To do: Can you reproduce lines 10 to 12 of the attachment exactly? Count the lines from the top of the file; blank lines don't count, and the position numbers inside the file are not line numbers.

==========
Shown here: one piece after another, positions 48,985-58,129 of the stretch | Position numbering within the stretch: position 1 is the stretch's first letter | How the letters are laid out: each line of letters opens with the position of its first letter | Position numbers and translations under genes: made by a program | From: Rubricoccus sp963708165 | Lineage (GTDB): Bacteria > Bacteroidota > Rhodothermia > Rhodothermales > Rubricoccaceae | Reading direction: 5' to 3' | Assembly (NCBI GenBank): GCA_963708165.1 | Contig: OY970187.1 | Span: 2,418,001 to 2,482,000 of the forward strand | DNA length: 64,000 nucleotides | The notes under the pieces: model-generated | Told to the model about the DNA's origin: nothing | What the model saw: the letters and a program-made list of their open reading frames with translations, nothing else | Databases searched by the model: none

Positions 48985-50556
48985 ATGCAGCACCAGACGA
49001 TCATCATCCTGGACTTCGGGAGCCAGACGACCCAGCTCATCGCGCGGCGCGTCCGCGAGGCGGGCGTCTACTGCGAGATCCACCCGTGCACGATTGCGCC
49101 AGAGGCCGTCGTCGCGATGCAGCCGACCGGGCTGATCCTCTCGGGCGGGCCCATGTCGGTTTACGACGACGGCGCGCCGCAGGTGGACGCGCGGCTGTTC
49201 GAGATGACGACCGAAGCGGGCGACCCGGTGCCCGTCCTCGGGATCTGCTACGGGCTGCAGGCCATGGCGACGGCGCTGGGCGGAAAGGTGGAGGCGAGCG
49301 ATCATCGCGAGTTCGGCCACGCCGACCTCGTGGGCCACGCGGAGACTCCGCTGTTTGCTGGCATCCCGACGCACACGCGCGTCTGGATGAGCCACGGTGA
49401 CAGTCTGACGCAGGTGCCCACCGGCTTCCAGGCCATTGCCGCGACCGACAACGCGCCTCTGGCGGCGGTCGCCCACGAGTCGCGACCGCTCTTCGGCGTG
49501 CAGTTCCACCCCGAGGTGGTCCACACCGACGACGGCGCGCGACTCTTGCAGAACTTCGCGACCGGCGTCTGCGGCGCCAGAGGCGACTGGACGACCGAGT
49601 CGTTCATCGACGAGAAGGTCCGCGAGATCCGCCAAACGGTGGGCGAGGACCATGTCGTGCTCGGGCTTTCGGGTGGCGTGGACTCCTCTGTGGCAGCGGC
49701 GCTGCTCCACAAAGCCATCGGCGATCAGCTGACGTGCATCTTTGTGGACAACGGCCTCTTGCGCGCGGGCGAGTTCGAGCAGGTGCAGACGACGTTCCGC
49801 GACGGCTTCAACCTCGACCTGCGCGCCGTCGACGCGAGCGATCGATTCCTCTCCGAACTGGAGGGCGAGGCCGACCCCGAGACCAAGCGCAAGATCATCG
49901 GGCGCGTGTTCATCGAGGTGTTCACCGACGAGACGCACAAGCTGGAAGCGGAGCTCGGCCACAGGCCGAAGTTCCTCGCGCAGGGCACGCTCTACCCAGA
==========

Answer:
49601 CGTTCATCGACGAGAAGGTCCGCGAGATCCGCCAAACGGTGGGCGAGGACCATGTCGTGCTCGGGCTTTCGGGTGGCGTGGACTCCTCTGTGGCAGCGGC
49701 GCTGCTCCACAAAGCCATCGGCGATCAGCTGACGTGCATCTTTGTGGACAACGGCCTCTTGCGCGCGGGCGAGTTCGAGCAGGTGCAGACGACGTTCCGC
49801 GACGGCTTCAACCTCGACCTGCGCGCCGTCGACGCGAGCGATCGATTCCTCTCCGAACTGGAGGGCGAGGCCGACCCCGAGACCAAGCGCAAGATCATCG